EXPECTED:Upward movement of palate and contraction of pharyngeal muscles, with uvula in midline.

UNEXPECTED:Drooping or absence of arch on either side of soft palate; uvula deviates from midline.

image Swallowing (CN IX and CN X)

Ask patient to swallow water.

EXPECTED:Water easily swallowed.

UNEXPECTED:Retrograde passage of water through nose.


UNEXPECTED:Hoarseness, nasal quality, or difficulty with guttural sounds.

Assess spinal accessory nerve (CN XI)

See Chapter 6, Head and Neck, and Chapter 17, Musculoskeletal System, for evaluations of size, shape, strength of trapezius and sternocleidomastoid muscles.

EXPECTED:Symmetric size, shape, and strength.

Assess hypoglossal nerve (CN XII)

image Tongue resting and protruded

Inspect while at rest on floor of mouth and while protruded.

EXPECTED:Tongue midline, symmetric size.

UNEXPECTED:Fasciculations, asymmetry, atrophy, or deviation from midline.

Assessing motor function of cranial nerve XII.


image Tongue movement

Ask patient to move tongue in and out, side to side, curled up toward nose, curled down toward chin.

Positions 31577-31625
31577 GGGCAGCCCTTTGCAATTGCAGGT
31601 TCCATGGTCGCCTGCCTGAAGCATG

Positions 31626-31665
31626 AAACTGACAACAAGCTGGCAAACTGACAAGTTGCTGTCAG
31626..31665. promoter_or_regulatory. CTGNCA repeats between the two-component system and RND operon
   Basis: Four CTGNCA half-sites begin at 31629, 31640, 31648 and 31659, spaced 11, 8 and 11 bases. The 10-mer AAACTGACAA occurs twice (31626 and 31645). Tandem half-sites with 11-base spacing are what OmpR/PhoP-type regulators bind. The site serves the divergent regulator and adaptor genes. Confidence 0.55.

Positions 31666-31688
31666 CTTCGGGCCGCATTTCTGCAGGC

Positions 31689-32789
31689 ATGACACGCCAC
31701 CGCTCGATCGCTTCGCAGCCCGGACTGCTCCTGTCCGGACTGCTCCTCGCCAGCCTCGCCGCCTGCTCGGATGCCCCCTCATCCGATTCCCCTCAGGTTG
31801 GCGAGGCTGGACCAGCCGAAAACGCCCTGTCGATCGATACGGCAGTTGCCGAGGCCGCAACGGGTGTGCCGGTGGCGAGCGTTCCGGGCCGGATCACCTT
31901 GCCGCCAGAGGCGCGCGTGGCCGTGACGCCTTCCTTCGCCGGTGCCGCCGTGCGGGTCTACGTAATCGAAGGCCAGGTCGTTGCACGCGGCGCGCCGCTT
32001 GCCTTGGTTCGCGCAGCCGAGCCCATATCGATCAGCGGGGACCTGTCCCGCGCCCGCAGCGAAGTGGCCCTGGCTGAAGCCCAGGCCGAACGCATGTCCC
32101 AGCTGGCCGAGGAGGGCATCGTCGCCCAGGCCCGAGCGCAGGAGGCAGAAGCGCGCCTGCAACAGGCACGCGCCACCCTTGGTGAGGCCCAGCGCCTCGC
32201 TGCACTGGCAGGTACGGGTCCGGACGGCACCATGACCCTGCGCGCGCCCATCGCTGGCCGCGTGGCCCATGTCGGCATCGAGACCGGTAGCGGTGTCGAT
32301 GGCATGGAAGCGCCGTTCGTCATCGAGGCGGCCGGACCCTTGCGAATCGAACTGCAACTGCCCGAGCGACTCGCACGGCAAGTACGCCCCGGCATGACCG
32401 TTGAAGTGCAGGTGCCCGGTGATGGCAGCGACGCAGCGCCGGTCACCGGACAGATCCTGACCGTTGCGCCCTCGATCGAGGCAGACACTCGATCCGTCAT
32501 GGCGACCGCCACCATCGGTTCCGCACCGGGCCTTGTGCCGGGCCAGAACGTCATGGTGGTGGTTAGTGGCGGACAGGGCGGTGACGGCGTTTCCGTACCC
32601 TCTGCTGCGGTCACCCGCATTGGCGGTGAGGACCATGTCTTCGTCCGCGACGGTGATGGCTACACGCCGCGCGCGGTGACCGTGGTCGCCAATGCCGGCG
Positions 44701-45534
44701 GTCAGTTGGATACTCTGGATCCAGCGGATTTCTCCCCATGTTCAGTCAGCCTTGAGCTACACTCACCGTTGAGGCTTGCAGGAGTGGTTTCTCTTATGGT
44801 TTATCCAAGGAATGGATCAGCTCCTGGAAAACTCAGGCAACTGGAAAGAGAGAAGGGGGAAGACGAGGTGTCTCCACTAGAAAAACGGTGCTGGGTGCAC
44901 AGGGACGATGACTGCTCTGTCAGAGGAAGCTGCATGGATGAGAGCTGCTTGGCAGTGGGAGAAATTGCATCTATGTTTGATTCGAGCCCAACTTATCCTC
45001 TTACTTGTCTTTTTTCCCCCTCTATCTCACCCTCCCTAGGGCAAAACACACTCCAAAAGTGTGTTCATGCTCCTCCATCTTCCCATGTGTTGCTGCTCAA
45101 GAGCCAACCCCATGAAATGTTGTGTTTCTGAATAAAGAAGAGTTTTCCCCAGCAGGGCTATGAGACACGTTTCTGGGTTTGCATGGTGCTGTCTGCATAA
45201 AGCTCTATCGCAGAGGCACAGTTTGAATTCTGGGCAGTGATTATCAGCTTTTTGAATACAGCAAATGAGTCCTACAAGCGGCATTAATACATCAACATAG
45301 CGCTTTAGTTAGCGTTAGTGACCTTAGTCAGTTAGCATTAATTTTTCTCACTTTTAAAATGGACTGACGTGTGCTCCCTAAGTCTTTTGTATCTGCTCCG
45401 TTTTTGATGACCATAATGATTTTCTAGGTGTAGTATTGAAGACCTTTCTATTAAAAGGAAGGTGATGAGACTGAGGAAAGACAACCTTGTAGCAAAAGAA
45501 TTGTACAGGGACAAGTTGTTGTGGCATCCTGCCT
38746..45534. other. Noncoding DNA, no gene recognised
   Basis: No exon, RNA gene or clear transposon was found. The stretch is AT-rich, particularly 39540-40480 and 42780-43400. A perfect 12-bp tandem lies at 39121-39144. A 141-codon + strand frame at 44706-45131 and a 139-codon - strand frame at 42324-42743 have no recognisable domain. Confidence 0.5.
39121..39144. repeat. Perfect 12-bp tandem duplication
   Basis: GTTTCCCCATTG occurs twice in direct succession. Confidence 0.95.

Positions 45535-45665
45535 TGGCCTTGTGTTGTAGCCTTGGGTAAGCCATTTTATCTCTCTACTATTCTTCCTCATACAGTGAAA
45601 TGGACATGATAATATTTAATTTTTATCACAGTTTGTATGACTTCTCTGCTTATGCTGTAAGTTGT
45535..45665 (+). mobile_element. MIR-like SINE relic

EXPECTED:Able to perform most tongue movements.

image Tongue strength

Ask patient to push tongue against cheek while you apply resistance with index finger.

EXPECTED:Steady, firm pressure.


UNEXPECTED:Problems with ltd, or n (lingual sounds).


Evaluate coordination and fine motor skills

Have patient sit.

image Rapid, rhythmic, alternating movements

Ask patient to pat knees with both hands, alternately patting with palmar and dorsal surfaces of the hands. Alternatively, ask the patient to touch the thumb to each finger of the same hand sequentially from index finger to little finger and back, one hand at a time.

EXPECTED:Smooth execution, maintaining rhythm with increasing speed.

UNEXPECTED:Stiff, slowed, nonrhythmic, or jerky clonic movements.

image Accuracy of movement: Finger-to-finger test

Position your index finger 40 to 50 cm from patient. Ask patient to alternately touch his or her nose and your index finger with the index finger of one hand, as shown below. Change location of your index finger several times. Repeat with patient’s other hand.

EXPECTED:Movements rapid, smooth, accurate.

UNEXPECTED:Consistent past pointing (missing examiner’s index finger).

Assessing accuracy of movement with finger-to-finger test.

image image

image Accuracy of movement: Finger-to-nose test

Ask patient to close both eyes and touch his or her nose with index finger of each hand while alternating hands and gradually increasing speed.

EXPECTED:Movements rapid, smooth, accurate, even with increasing speed.

image Accuracy of movement: Heel-to-shin test (can be performed sitting, standing, or supine).